Turkey Stocks Drop as Lira Extends Rout After Intervention Fails

The lira extended its drop to a record low against the dollar and stocks slid after the Turkish central bank’s first unscheduled intevention in more than two years failed to stem the currency’s decline yesterday.

The currency plunged to a record 2.3360 per dollar before trading 1.6 percent lower at 2.3283 as of 6:03 p.m. in Istanbul. The Borsa Istanbul 100 Index lost 1.5 percent to 64,427.52, the lowest close since Dec. 27. Two-year bond yields rose 48 basis points to 10.97 percent, increasing for a fifth day in the biggest gain across emerging markets.

Turkey’s central bank sold between $3.5 billion to $4 billion yesterday to shore up the lira, according to Istanbul-based brokerage Strateji Menkul Degerler. The regulator said “unhealthy price formations” prompted the intervention as the currency extended its longest rout since 2001. The nation has kept rates unchanged since August, favoring tighter funding costs for banks and daily dollar sale auctions, with a minimum $100 million on offer today.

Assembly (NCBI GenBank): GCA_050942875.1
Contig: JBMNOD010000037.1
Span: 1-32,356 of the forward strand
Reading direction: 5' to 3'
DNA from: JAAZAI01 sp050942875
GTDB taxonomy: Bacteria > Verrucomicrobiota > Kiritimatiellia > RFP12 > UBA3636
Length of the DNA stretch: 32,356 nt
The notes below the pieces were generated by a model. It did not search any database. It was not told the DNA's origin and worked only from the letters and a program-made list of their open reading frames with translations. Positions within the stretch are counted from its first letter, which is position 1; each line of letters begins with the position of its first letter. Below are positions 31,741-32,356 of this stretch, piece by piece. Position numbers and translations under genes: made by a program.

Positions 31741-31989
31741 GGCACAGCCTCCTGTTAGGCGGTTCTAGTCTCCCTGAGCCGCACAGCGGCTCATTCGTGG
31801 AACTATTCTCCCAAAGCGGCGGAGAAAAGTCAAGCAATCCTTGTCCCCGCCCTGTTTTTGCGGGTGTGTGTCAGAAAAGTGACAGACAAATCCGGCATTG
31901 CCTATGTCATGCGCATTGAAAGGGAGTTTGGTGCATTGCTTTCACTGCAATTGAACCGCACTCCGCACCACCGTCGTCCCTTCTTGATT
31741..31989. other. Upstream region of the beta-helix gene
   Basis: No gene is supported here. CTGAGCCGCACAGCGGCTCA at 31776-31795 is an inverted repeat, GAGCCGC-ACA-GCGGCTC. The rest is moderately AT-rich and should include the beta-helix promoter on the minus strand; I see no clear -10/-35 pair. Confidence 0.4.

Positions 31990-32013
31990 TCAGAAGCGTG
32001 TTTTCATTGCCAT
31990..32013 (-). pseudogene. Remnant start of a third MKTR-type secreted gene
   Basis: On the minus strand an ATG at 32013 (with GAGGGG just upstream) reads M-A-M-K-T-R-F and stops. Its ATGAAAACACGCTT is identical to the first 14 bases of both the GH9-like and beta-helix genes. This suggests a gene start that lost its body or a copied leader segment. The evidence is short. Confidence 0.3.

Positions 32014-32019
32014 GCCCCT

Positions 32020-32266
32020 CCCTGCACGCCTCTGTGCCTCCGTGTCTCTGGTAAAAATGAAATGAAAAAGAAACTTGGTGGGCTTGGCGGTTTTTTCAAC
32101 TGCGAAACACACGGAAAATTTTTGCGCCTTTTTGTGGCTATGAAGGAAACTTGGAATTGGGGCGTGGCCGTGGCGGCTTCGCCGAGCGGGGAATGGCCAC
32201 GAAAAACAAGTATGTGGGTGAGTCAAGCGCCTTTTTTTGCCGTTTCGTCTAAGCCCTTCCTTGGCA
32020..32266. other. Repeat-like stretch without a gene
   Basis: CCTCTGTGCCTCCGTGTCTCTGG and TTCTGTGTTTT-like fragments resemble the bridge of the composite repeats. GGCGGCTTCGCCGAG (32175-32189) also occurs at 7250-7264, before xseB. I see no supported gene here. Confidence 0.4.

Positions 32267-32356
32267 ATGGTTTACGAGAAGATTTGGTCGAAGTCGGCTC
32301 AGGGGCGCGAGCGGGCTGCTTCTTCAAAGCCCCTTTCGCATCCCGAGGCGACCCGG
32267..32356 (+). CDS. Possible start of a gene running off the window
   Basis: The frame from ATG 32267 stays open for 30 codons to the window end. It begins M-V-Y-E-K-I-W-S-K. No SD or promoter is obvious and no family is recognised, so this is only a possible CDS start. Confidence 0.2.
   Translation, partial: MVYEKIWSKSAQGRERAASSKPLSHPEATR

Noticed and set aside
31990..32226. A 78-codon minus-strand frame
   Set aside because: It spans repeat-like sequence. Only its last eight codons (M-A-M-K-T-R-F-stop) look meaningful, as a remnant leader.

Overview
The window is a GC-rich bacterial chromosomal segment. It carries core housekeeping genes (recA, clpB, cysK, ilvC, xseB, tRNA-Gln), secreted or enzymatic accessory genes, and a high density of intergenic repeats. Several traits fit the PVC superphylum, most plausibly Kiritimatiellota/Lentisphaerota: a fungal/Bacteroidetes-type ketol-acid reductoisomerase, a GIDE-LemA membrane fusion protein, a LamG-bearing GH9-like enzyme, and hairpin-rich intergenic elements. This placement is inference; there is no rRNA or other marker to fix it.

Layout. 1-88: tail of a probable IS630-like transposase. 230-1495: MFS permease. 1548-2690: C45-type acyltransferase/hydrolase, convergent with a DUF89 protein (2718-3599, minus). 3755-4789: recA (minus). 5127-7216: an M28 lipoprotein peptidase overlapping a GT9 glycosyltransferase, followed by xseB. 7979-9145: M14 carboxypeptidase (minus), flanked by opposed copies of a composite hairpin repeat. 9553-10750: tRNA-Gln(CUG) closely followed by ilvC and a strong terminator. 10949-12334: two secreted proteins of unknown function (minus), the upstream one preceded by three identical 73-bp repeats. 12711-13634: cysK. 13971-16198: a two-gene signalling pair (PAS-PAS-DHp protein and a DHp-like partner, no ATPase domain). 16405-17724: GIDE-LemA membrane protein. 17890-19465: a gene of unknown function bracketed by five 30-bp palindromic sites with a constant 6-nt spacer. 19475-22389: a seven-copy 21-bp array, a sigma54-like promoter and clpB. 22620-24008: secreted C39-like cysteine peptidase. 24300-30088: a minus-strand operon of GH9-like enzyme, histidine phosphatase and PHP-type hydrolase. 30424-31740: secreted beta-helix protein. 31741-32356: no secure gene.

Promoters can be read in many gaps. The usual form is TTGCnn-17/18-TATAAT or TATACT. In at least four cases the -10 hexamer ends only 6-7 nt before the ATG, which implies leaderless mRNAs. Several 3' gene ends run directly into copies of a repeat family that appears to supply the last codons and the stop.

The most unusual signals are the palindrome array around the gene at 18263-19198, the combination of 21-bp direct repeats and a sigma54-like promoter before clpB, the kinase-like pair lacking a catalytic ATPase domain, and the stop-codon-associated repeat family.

“The aim was to inject a ‘shock and awe’ effect into the market by making the intervention process less predictable,” Manik Narain, a currency strategist at UBS AG in London, said in an e-mailed note. “But the results were rather embarrassing.”

Worst Performer

Turkey’s currency is the world’s worst performer following the Argentinian peso in the past month after an anti-corruption probe into the government spiraled into a political crisis and forced three ministers to resign.

“Direct interventions have made things worse,” Burak Cetinceker, an Istanbul-based portfolio manager at Strateji Menkul Degerler AS, said in an e-mail. “This shows demand for dollars is not a speculative attack, but from real money investors.”

Gross foreign-exchange reserves at the central bank fell to $106.9 billion yesterday, the lowest since Sept. 20, the regulator’s data show. Russia holds $480 billion, while Brazil has $375 billion, according to figures compiled by Bloomberg.

“Exchange rates have come to the levels the central bank really does not want to see,” Emre Balkeser, head of trading at Garanti Securities in Istanbul, said in an e-mail. Reduced appetite for emerging-market assets is also weighing on the lira, he said.

To contact the reporter on this story: Selcuk Gokoluk in Istanbul at sgokoluk@bloomberg.net

To contact the editor responsible for this story: Samuel Potter at spotter33@bloomberg.net

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